Take a tour of the new Michelangelo exhibition at the Museum of Fine Arts
Classic Michelangelo, the ceiling of the Sistine Chapel or the Pietà in St Peter’s, can only be seen in situ. To organise any kind of Michelangelo exhibition elsewhere requires loans from the world’s most prestigious collections. Curator Zoltán Kárpáti shows us round the latest Michelangelo exhibition, ‘The Triumph of the Body’, at Budapest’s Museum of Fine Arts.
Borrowing from the Uffizi, the Louvre and the British Museum, curator Zoltán Kárpáti has created the first exhibition in Budapest to display seven decades of work by Renaissance master Michelangelo and his most talented contemporaries: The Triumph of the Body.
“Michelangelo was already a legend in his own lifetime, something he was actively involved in creating. Today we would call it brand-building,” Kárpáti explains, standing by a portrait of the Renaissance master at the entrance, one showing a tired, grumpy old man. The depiction by Fra Bartolommeo is exceptionally naturalistic, less idealised than other portraits, showing a 40-year-old Michelangelo Buonarroti then already being called ‘The Divine Michelangelo’.
He had a complete hegemony in the art market in Rome, and besides garnering admiration, he also provided plenty of reasons to be disliked, working as a painter, sculptor and architect for the elite, nabbing commissions from others. Kárpáti’s intention was to show this contradictory relationship with his contemporaries.
The exhibition is not therefore not organised in chronological order but in visual parallels to point out how they interact with Michelangelo’s most talented rivals. Here you can see works by Michelangelo alongside masterpieces by Leonardo da Vinci, Raphael, Luca Signorelli, Pontormo, Bronzino, Francesco Salviati and Rosso Fiorentino.
The focus of the exhibition is the Renaissance theme of representing the human body, so no designs of buildings here or sketches of marble, only the physical form. And as for the most common myth is that Renaissance painters used living models, according to Kárpáti, this is wrong, as Leonardo and Michelangelo mostly created their art from sculptures or just the head. Drawings were a working tool in the preparatory phase of the frescoes, and not used at all in sculpture, only wax models.
Michelangelo was the first sculptor to start making sketches for his work, but only because he had learned to draw. Of course, he tried to silence this: divine pride allowed him to see himself as an autodidact who gained his own knowledge of nature. Meanwhile, he learned to draw and paint at the workshop of the best fresco painter of the day, Domenico Ghirlandaio. There are very few, eight drawings in total, from Michelangelo’s early years, and three of them can be seen at the Museum of Fine Arts: one from the Louvre, another from Vienna’s Albertina and a third here being shown for the first time. It was recently discovered in a private foreign collection and identified as the earliest known drawing by the teenage Michelangelo.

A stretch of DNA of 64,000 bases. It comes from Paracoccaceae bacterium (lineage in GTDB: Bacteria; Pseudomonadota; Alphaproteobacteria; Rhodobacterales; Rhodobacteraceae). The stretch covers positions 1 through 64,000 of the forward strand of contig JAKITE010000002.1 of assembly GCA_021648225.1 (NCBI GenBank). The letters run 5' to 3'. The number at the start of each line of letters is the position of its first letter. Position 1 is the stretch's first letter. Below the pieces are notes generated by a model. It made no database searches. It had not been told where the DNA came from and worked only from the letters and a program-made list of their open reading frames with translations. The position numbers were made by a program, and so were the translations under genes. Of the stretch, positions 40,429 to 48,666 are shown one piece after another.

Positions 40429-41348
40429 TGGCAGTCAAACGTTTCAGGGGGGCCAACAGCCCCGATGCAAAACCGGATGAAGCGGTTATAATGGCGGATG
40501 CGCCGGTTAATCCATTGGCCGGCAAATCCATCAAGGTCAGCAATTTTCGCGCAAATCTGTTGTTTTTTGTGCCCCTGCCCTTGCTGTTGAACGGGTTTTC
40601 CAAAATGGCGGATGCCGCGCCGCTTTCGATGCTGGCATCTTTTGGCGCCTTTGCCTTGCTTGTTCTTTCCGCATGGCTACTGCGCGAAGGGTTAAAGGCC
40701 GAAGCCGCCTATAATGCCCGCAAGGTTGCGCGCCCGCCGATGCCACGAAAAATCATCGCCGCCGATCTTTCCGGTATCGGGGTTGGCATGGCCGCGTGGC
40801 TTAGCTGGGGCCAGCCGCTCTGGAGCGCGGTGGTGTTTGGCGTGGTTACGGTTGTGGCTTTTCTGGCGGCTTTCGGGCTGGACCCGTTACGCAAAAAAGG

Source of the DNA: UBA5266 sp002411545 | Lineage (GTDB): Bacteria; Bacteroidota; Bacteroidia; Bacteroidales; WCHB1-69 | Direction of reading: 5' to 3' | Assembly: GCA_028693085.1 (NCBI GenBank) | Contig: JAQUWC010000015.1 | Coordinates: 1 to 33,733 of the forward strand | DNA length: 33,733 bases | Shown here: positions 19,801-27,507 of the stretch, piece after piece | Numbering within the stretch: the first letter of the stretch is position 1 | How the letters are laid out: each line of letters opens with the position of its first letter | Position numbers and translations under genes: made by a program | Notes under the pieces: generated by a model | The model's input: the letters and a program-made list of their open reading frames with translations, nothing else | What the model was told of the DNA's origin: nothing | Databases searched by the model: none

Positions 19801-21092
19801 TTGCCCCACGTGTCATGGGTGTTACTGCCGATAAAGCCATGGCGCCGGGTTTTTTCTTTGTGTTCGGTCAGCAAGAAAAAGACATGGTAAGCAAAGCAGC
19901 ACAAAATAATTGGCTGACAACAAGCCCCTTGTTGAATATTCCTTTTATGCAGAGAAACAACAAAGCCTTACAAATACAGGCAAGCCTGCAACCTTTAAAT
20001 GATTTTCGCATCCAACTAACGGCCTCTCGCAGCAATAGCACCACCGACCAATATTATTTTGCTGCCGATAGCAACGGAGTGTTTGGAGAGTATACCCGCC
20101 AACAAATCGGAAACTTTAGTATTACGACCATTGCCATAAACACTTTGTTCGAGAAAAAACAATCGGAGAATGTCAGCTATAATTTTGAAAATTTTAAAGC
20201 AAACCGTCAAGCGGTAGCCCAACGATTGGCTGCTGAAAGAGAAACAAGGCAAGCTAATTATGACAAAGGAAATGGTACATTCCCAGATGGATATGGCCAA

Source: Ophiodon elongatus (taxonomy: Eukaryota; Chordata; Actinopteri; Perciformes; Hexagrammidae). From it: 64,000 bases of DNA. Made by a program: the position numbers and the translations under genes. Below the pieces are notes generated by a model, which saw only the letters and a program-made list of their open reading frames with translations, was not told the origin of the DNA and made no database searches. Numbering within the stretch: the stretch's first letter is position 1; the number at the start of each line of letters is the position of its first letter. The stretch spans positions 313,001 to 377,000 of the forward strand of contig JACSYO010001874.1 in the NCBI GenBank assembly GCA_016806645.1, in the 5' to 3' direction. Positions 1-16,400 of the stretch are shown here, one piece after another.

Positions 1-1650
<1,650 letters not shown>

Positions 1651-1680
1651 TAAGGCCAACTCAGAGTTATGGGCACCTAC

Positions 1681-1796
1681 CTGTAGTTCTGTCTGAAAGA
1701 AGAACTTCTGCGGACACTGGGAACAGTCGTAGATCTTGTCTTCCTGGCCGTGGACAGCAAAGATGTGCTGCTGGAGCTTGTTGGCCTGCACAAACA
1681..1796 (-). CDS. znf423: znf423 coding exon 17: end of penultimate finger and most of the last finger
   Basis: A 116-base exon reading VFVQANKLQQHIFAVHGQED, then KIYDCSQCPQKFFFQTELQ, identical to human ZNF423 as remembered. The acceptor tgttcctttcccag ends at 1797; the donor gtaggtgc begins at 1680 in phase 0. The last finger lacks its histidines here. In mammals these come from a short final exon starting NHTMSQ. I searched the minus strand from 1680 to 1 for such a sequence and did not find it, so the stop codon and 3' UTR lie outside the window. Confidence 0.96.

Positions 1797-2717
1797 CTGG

As we learn from Kárpáti, Michelangelo was paranoid about his drawings and had many of them destroyed. Most of his correspondence remains for posterity, though, everyday items as opposed to the sketches left in the workshop he asked his friends to dispose of.
His contemporaries did not even know about these drawings or even his major works. Today it is almost unthinkable that the Sistine Chapel could be closed to outsiders but at the time, the general public was not allowed to enter the Pope’s private chapel. “While Michelangelo’s reputation spread in the 16th century, very few people knew his works,” says the curator. Michelangelo’s letters and his surviving bank accounts also testify to his wealth – he was perhaps even the best-paid artist of all time. He invested his money continuously, in land and goods.
Not only did he master the market perfectly, but after a while he began to outsource the work, which also contradicts the other important foundation stone of the Michelangelo legend, that of the lonely artist painting the Sistine Chapel. Bills paid testify to the fact that he brought in fresco painters from Florence, some 15-20 of whom worked on the chapel at any one time. Later, when someone commissioned a painting from him, he would only produce a drawing, before the rest of the work was painted by talented followers such as Pontormo and Volterra.
Only one of his paintings can be seen at this exhibition, itself a copy as the original was burned because of its immoral theme: Leda and the Swan was considered pornographic at the time. However, the study of Léda’s head has survived and is regarded as one of the most beautiful studies of the Italian Renaissance.
A total of 80 drawings can be seen at the exhibition, of which 29 are by Michelangelo. Full-length slides display fresco pieces from the Sistine Chapel to compare with their sketches. In the last room, sketches of his great work, The Last Judgment, can also be seen. The naked forms of men created such a scandal that clothes were painted on them afterwards – this was the Pope’s private chapel, after all.
As Kárpáti also points out, although Florence is today filled with Renaissance treasure, in the 16th century artists were paid very badly here, much worse than in the papal or royal courts. That’s why all Florentine painters took off when they received a better offer elsewhere. In the early 1500s, Leonardo, Raphael and Michelangelo were all in Florence at the same time but all three left as soon as possible. Leonardo went to Milan and Michelangelo to Rome, where he worked in the service of the popes to create his main works.
The Triumph of the Body
Until 30 June
District XIV. Dózsa György út 41
Open: Tue-Sun 10am-6pm
Tickets (3,200 HUF/1,600 HUF discounts) here.
English-language tours 16,000 HUF by prior appointment from firstname.lastname@example.org. Smaller groups recommended.